Earlier this month it was claimed that Britain has turned into a nation of ‘pill-poppers’.
Half of women and more than 40 per cent of men regularly take prescription drugs, from statins and painkillers, to blood pressure and diabetes medication.
Today it gets worse. We’re also a nation of zombies, increasingly reliant on anti-depressants to ‘anaesthetise’ us against life’s low points.
That at least is one interpretation of the OECD report that finds one in ten adults in Britain take anti-depressants.
Half of women and more than 40 per cent of men regularly take prescription drugs, from statins and painkillers, to blood pressure and diabetes medication
So are these drugs being over-prescribed?
As a psychiatrist who prescribes them every day, I know that for some people with moderate to severe clinical depression, anti-depressant drugs can be a lifeline, helping to normalise chemical imbalances in their brains.
But for harassed GPs confronted by patients with complex social problems and less than ten minutes to sort them out, it’s just too easy to write a prescription for the ‘quick fix’ these drugs represent. And far too often, this group of patients – mainly women – fall into the category of what I describe as the ‘worried well’.
They are people who find coping with the travails of life, whether it’s personal relationships, the workplace, family issues or bereavement, immensely stressful.
Yet there is no magic pill to make a philandering husband/wife change their ways, improve the behaviour of ungrateful teenage children, make a boss more understanding, or bring back a much-loved parent. That’s not to say these situations aren’t awful for those living through them, but the fact they make you ‘feel down’ is normal, not pathological. It isn’t an illness and drugs aren’t the answer.
I believe social media is a factor in rising patient demand for anti-depressants. On Facebook, Instagram, Snapchat and the like, we are endlessly bombarded with rose-tinted views of the lives of others.
Britons take nearly twice as many of the ‘happy pills’ as counterparts in France, Italy and the Netherlands. Experts last night said patients were demanding a quick fix to avoid feeling down
Everyone else seems to be having a wonderful time, ALL the time, fuelling an unrealistic expectation that we too should be permanently happy – and turning to medication when we’re not.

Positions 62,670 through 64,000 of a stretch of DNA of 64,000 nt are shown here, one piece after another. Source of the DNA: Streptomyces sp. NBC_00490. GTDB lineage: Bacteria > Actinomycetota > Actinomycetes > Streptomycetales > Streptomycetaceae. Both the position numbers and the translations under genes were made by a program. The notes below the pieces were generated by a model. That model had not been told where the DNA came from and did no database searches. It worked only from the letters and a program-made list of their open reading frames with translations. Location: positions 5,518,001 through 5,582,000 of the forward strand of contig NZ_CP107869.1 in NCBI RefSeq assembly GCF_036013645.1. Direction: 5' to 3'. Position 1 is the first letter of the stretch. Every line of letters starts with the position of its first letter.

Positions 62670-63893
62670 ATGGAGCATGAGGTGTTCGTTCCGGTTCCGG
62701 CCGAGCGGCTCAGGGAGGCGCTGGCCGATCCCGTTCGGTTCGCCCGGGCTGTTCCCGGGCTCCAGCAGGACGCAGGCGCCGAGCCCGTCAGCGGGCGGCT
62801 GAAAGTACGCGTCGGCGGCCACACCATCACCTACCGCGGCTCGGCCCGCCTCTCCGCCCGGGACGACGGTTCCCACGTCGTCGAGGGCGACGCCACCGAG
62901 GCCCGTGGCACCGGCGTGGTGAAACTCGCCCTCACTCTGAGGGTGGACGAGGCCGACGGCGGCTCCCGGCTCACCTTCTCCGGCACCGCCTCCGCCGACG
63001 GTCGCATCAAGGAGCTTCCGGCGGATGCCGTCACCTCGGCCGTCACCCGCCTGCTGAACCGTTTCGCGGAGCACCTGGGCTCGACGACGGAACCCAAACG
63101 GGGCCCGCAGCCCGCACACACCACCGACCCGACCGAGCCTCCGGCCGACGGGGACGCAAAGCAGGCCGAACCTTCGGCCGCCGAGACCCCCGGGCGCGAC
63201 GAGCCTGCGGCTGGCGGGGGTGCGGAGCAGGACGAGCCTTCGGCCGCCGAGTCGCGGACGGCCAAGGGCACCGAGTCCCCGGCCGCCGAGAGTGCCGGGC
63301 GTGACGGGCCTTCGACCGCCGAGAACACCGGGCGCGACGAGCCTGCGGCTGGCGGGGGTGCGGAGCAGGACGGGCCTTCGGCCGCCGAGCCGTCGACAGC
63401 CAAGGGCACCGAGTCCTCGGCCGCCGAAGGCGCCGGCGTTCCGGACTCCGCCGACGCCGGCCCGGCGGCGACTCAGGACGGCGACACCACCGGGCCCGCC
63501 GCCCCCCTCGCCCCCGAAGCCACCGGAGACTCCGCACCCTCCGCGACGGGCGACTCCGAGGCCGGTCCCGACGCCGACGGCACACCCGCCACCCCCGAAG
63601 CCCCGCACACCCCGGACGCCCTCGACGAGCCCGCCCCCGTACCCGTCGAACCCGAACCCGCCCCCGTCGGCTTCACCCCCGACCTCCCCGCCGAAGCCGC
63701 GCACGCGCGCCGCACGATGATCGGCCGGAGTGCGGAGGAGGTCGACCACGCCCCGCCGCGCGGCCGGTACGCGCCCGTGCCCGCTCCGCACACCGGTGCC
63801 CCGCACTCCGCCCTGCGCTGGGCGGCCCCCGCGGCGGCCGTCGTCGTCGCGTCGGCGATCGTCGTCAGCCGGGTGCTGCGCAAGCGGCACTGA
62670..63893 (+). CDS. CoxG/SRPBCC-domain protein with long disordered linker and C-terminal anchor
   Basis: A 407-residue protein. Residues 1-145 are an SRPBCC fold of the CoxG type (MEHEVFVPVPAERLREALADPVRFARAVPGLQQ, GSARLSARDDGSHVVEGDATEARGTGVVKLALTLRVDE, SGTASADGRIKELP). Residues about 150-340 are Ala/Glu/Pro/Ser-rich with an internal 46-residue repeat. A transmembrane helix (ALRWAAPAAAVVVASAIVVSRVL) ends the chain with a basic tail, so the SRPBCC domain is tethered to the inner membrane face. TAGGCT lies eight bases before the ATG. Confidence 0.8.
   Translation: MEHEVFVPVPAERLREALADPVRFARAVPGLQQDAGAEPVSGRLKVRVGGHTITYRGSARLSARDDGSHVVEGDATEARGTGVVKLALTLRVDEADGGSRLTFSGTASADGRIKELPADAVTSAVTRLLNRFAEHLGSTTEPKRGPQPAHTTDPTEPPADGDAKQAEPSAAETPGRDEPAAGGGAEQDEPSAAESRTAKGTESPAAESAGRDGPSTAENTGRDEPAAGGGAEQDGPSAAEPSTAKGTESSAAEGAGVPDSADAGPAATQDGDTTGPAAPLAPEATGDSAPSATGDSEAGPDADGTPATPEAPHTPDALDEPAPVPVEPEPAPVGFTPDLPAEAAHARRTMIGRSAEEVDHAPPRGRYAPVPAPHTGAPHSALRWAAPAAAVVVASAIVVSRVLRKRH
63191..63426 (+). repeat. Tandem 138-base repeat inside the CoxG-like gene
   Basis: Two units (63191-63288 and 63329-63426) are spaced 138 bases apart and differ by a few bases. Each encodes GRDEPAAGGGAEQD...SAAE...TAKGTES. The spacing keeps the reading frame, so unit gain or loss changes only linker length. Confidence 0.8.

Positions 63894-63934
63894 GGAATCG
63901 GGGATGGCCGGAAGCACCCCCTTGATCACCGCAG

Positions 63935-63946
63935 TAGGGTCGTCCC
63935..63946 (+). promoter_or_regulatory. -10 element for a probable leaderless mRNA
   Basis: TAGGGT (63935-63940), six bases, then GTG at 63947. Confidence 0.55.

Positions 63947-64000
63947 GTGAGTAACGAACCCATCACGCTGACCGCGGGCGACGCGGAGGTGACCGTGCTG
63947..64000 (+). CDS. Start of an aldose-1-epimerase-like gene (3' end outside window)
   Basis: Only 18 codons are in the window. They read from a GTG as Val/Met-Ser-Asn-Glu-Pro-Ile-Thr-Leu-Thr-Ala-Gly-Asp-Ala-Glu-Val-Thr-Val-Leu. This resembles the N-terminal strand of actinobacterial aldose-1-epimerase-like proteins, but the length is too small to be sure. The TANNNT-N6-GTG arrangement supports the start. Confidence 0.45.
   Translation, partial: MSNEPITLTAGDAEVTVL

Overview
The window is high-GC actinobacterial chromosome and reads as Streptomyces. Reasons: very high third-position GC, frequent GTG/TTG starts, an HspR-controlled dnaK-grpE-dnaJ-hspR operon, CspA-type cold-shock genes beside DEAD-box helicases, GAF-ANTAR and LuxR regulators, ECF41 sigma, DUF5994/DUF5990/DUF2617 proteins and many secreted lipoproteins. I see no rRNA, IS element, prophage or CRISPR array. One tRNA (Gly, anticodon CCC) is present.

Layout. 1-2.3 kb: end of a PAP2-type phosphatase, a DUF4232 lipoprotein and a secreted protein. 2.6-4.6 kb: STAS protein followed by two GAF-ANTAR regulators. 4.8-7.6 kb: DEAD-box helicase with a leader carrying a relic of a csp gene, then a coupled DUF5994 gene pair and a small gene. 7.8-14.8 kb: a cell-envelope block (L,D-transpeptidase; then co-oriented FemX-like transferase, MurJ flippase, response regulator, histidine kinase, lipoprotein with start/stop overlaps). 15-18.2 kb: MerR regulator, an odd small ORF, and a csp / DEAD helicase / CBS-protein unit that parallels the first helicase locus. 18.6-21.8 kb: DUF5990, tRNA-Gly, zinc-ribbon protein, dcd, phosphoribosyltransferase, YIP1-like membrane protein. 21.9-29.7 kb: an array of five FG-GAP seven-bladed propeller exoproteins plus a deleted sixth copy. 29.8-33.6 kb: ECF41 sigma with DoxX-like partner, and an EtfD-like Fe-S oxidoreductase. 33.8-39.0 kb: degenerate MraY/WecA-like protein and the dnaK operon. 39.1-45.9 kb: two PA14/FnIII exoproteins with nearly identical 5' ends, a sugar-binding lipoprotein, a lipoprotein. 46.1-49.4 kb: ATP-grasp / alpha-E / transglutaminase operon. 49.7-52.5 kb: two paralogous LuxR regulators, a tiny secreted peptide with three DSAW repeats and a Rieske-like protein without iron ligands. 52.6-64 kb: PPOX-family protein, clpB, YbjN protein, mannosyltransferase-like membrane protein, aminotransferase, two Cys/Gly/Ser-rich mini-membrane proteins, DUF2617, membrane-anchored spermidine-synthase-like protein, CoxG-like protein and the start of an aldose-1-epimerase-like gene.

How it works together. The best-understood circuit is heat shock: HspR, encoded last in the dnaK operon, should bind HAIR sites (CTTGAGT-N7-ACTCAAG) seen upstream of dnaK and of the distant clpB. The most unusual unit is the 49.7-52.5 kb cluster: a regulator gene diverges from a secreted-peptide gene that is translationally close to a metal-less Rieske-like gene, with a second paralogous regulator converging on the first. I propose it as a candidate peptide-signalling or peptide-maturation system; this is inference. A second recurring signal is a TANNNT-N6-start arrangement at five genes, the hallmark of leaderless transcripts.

In contrast, previous generations had no such expectations. They knew life would be tough and had the resilience to deal with it without recourse to drugs. That said, there is no doubt that more prescriptions are being written for anti-depressants because cash-strapped mental health trusts have cut back on ‘talking therapies’, such as cognitive behavioural therapy, that are so beneficial in helping depressed patients through a difficult patch in their lives.
A course of drugs is certainly cheaper than psychotherapeutic intervention.
The flip side of all this is that clinical depression remains an under-diagnosed and under-treated condition.
Research conducted by the London School of Economics found that while mental illness accounts for nearly half of all ill health in the under-65s, only a quarter of people in need of treatment get it.
Prescription rates for anti-depressants have nearly trebled in 15 years, putting the UK fourth among 29 Western nations
A study by Aberdeen University showed that GPs failed to diagnose major depression in half their patients.
Large swathes of the population who might benefit from anti-depressant therapy are suffering in silence – particularly older men.
This is a group less likely to seek medical help or to talk about their symptoms when they do – and which also has the highest rates of suicide.
A 2014 confidential inquiry into suicide showed that fewer than ten per cent of people who killed themselves had been referred to mental health services in the previous 12 months.
So while we are over-prescribing anti-depressants to some groups who would be much better served by counselling services, we are failing woefully tens of thousands of others, many at high risk of self-harm, who really do need drugs and talking therapies.
For all the advances made in recent years in acknowledging and accepting mental health problems, and empowering people to seek help, there is still a long way to go.
A first step would be a radical overhaul of our current anti-depressant prescribing policy.